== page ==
My idea of a good picture is one that’s in focus and of a famous person doing something infamous. That’s why my favorite photographer is Ron Galella”. (Andy Warhol)
Foam in Amsterdam is presenting a major exhibition of work by Ron Galella, pioneer of paparazzi photography. This is the man who tormented Jackie Onasis until she sued him.” In the famous 1972 free-speech trial Galella v. Onassis, she obtained a restraining order to keep Galella 50 feet away from her and 75 feet away from her children.
Galella was always willing to take great risks to get the perfect shot. In his in-home darkroom, Galella made his own prints which have been exhibited at museums and galleries throughout the world, including the Museum of Modern Art in both New York and San Francisco, the Tate Modern in London, and the Helmut Newton Foundation Museum of Photography in Berlin. On June 12, 1973, actor Marlon Brando punched Galella in the face outside a restaurant in Chinatown in New York City, breaking the photographer’s jaw and knocking out five of his teeth on the left-side of his mouth. Galella had followed Brando, who was accompanied by Dick Cavett, to the restaurant after a taping of The Dick Cavett Show earlier that day. Galella hired Stuart Schlesinger to sue Brando and ultimately settled for $40,000. Schlesinger reported in Smash His Camera that Galella received two-thirds, but only cared about getting the message out, “I don’t want anyone to think they can go around punching me if I am taking their picture, get that story out not the money.” The exhibition features photos of stars including Mick Jagger, Jackie Onassis, Greta Garbo, Brigitte Bardot, Marlon Brando, Andy Warhol, Sean Penn, Elizabeth Taylor, Frank Sinatra, Penélope Cruz and many more. These photos have appeared in magazines such as Life, Time, Rolling Stone, Vogue and Vanity Fair.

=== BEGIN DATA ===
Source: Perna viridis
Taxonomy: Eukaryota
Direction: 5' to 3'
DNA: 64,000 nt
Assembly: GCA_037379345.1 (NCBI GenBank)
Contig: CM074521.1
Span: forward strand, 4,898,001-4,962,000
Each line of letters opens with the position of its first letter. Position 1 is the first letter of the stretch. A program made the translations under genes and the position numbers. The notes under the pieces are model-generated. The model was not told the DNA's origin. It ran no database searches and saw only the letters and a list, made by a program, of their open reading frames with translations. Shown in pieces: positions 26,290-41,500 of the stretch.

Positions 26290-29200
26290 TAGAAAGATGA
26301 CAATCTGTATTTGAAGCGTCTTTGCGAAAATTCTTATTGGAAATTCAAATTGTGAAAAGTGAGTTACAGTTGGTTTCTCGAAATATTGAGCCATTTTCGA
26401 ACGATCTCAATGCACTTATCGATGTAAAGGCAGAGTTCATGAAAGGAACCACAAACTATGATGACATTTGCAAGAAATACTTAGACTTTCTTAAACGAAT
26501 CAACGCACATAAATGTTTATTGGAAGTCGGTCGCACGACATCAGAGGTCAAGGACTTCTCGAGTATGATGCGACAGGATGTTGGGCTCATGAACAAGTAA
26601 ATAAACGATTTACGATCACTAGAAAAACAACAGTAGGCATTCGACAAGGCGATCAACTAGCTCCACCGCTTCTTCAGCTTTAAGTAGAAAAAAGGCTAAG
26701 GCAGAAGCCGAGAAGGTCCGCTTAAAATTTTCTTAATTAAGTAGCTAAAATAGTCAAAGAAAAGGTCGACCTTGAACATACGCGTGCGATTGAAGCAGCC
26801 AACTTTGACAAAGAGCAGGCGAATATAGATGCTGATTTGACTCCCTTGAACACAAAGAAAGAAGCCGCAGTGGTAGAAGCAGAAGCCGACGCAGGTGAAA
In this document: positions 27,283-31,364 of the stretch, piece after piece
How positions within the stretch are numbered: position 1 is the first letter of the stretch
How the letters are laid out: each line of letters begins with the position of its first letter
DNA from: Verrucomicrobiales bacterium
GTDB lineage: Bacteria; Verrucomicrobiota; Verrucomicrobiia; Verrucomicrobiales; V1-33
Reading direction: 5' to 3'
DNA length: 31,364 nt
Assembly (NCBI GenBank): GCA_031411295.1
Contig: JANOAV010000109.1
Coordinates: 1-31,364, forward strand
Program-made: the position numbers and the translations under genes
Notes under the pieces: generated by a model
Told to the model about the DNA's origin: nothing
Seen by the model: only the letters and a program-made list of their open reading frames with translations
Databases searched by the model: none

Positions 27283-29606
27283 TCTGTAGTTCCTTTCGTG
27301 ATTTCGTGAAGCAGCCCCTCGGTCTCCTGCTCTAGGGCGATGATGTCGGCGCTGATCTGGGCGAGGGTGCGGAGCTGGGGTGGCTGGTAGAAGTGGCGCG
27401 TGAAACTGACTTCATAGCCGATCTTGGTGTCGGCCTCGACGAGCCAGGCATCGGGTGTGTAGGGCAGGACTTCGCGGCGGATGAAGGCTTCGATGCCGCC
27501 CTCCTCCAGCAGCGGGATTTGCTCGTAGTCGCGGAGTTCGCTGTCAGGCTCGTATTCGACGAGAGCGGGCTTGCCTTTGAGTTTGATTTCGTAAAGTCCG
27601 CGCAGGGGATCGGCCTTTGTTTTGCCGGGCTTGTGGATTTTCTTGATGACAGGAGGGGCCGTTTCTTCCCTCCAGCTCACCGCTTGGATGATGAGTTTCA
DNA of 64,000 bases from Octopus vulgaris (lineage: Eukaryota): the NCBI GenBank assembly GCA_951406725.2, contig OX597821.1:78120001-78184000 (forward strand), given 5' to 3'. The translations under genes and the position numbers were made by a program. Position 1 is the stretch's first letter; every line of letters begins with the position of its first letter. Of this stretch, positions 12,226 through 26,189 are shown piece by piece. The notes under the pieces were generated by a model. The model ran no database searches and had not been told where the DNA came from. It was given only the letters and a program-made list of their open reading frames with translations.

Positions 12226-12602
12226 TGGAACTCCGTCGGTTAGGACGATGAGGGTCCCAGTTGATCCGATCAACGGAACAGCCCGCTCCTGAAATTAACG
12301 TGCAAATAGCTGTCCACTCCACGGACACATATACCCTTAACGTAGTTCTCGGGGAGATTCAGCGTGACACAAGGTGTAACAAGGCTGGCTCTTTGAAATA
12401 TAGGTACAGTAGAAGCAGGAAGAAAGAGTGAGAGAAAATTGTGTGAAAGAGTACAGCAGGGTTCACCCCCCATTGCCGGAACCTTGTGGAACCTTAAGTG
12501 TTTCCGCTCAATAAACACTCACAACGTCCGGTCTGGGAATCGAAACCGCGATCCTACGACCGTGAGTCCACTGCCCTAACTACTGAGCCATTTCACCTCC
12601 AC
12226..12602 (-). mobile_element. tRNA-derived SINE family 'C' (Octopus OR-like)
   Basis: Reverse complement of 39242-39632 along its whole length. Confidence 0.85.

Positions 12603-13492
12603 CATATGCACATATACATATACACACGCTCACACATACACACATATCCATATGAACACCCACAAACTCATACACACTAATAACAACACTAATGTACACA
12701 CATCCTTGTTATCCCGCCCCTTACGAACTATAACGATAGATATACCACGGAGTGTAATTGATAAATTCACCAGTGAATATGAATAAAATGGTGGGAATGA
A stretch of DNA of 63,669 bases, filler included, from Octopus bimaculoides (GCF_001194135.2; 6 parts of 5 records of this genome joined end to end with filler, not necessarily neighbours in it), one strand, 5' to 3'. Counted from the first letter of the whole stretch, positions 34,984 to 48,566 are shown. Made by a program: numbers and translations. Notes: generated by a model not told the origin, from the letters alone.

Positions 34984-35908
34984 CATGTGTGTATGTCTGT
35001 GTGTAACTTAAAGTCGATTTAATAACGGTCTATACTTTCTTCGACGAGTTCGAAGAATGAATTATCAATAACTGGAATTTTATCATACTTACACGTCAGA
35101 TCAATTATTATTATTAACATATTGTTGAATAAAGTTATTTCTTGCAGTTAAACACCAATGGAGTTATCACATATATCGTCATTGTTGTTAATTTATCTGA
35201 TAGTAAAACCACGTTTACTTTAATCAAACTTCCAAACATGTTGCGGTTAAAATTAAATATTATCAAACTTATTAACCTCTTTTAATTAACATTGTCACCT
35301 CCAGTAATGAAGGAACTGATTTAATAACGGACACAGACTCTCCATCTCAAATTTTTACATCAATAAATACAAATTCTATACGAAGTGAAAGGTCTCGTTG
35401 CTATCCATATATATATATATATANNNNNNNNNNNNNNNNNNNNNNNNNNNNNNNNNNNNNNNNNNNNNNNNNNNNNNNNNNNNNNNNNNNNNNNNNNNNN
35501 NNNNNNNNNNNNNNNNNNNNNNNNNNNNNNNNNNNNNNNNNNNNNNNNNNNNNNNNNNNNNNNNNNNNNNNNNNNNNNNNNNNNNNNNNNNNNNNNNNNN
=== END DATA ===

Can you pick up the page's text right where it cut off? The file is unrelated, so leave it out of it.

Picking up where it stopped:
Ron Galella (1931, The Bronx, New York) started his career in the US Air Force. After returning from Korea he attended the Art Center College of Design in Los Angeles and graduated in 1958 as photo journalist. In his spare time he started photographing stars attending premières. This became his true passion.
Galella typically doesn’t view his ‘victim’ through his lens; in order to really make contact, he looks right into the star’s eyes. He is also lightening fast, the essence of what he calls the ‘Art of Paparazzi’. By the time the stars have told him ‘no’, he can often do what they have asked – in the meantime, he’s already taken two photos. Galella’s method is seldom without humour. Following a confrontation with Marlon Brando he bought a helmet with the words ‘Paparazzi Ron’.
October 1971 was an important date in Galella’s career. It was a month in which he frequently photographed Jacqueline Kennedy Onassis. After encountering the photographer for the umpteenth time, the widow of assassinated US President John F. Kennedy and wife, at that time, of shipping magnate Ari Onassis took off running into New York’s Central Park. This photo of her on the run has become a ‘Jackie icon’. Galella’s Jackie-obsession ended with his arrest and a notorious court case that revolved around the question of how far a photographer could intrude on the privacy of a celebrity. For some, however, the photos of Jackie Onassis also provided considerable inspiration, such as for Tom Ford, former designer at fashion house Gucci.
Although Galella did not invent the term paparazzi (Italian for ‘buzzing mosquito’), he is the personification of the word. He redefined the relationship between celebrity and photographer. Jackie Onassis clearly dreaded the cheeky photographer, but other stars were glad to see him or were resigned to his presence. They realised that Ron Galella was a crucial link in stars’ popularity, satisfying the general public’s voyeurism and stimulating magazine sales. Galella is the subject of a 2010 documentary film directed by Leon Gast entitled Smash His Camera. He currently lives in Montville, New Jersey with his wife Betty Burke Galella.
8 june – 22 august 2012
1017 DS Amsterdam
+ 31 20 551 6500